Participants in a New Trier High School special-education program will soon have new digs in Glencoe.
The District 203 Board of Education approved on Monday, March 21, the lease of commercial space at 640 Vernon Ave. in order to move students in the transition program away from the school’s Winnetka campus.
Associate Superintendent Chris Johnson said program educators believe the move will better facilitate the program’s mission.
“We are preparing these students for life after New Trier and many of them have jobs in the community, not at the high school,” Johnson told the School Board. “ … A move offsite allows the students to best develop generalized skills in a more authentic environment.”
According to district documents, the school developed its transition program in 2009 in response to parent requests for a way to enable special-education students to retain the relationships they built while attending New Trier High School.
Typically, the program assists graduates from age 18-22 by offering job training and teaching about everything from meal preparation to health and safety to public transportation.
Since the program’s inception, much of this education has occurred at New Trier’s Winnetka campus. This year, 35 students are enrolled in the program, Johnson said.
The new off-campus location will serve as a “home base” for the students, he said, and program staff and it will be a commercial site, where the students will learn vocational skills through the work, which may be selling New Trier spirit gear as they do in the school’s One-Stop Trev Shop.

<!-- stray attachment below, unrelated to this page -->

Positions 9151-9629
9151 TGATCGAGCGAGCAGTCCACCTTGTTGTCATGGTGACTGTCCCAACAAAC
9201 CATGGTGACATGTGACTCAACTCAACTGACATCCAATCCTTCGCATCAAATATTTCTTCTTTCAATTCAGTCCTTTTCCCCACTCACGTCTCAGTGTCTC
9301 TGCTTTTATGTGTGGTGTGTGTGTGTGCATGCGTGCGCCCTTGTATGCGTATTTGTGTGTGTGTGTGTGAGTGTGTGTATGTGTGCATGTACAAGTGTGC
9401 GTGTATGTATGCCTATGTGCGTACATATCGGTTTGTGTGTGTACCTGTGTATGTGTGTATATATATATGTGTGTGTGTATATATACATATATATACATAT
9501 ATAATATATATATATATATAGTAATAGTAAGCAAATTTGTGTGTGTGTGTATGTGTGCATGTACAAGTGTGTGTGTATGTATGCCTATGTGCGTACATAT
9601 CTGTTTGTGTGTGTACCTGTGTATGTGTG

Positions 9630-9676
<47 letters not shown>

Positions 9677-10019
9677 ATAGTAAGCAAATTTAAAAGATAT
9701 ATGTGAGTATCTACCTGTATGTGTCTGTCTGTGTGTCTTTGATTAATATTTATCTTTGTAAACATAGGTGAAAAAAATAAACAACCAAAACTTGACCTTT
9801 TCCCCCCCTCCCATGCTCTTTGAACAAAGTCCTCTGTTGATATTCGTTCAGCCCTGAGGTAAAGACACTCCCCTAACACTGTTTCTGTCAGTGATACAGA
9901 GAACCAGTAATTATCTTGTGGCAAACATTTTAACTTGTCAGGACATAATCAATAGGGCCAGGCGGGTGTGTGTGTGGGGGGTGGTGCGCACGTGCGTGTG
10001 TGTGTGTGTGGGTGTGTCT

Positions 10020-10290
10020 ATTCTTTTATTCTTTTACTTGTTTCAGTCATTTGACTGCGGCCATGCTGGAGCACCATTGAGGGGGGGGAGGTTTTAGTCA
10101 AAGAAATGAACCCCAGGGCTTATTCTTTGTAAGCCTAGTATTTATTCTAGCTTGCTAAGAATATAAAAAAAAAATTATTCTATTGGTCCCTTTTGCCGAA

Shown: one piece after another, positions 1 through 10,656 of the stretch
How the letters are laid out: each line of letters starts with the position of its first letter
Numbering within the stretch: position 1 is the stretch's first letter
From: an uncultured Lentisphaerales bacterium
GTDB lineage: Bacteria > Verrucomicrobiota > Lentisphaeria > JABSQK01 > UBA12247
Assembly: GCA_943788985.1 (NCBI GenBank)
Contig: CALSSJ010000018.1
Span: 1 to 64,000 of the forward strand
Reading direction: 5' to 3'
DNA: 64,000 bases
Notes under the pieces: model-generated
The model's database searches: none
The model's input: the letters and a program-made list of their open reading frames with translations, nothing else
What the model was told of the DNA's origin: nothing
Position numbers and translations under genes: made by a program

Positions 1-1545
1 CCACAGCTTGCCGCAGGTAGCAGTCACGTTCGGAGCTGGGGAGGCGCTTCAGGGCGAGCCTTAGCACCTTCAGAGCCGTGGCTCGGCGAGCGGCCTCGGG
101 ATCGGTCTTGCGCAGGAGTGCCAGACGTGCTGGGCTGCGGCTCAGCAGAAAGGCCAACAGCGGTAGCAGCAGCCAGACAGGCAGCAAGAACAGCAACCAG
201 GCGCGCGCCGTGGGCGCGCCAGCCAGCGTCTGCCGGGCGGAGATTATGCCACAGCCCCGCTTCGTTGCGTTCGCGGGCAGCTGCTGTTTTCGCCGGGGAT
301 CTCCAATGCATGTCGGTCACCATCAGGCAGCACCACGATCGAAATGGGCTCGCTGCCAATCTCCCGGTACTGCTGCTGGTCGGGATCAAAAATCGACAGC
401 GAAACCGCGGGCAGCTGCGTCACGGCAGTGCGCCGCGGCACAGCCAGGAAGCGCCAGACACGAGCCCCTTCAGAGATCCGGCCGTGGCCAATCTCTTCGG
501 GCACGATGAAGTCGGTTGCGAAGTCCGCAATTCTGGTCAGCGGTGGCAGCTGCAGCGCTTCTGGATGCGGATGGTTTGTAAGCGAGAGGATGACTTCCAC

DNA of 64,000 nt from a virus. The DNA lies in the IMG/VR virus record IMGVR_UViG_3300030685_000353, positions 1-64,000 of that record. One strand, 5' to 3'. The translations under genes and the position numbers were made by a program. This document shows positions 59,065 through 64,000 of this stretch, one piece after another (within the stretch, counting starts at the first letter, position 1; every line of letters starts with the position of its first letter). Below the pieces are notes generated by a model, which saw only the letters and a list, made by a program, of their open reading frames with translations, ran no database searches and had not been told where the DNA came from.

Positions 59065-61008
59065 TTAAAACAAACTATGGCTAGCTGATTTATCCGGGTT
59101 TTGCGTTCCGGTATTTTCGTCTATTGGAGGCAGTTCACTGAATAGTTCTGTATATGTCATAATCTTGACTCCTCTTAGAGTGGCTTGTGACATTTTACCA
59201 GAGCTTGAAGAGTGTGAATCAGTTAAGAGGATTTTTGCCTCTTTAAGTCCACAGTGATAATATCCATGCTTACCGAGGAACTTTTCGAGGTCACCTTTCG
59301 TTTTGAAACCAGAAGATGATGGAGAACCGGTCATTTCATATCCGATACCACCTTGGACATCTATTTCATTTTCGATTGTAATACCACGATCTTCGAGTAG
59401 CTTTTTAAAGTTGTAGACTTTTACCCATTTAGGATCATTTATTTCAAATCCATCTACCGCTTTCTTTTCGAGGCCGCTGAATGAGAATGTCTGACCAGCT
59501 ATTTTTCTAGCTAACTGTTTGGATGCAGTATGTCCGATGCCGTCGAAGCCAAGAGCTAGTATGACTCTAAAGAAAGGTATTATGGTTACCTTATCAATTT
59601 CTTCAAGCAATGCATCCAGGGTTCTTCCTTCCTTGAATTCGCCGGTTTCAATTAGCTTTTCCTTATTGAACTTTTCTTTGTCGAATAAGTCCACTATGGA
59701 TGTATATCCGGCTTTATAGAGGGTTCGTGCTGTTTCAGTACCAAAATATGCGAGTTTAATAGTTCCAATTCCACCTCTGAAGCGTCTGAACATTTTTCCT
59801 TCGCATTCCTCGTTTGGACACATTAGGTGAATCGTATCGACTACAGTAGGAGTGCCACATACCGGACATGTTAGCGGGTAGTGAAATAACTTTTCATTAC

“We’re excited about opportunities this will present our students,” Johnson said.
The board approved a five-year lease with options for at least two additional five-year deals. The space — which is at the corner of Hazel and Vernon in Glencoe’s downtown stretch — is 5,800 square feet that will require “minimal renovations,” Johnson said, predicting it could be in use by the fall of this year.
The district will renovate the space in two phases over the next few months, and the projected annual cost to the district is $263,000, which officials said will be pulled from special education funds, including grants.
Joanne Panopoulos, assistant superintendent for special education and student services, said the space offers “limitless opportunities” and the special education staff is game-planning for how to take advantage of it. While they envision retail sales as a simple transition, they may consider selling coffee or testing other businesses that best serve the students.
The board will hear from Panopoulos and her team on the topic later this year.
Board member Keith Dronen suggested that the space be renovated to accommodate any number of options. He also lauded the offsite “home base” and said it serves New Trier’s inclusivity mission.
“I would say this is the biggest thing we’ve done in (diversity, equity and inclusion) this year,” Dronen said. “Now we have a place in the community where (the students) are able to teach the community and the community will be able to teach them. That’s a pretty big deal.”
The Record is a nonprofit, nonpartisan community newsroom that relies on reader support to fuel its independent local journalism.
Subscribe to The Record to fund responsible news coverage for your community.
Already a subscriber? You can make a tax-deductible donation at any time.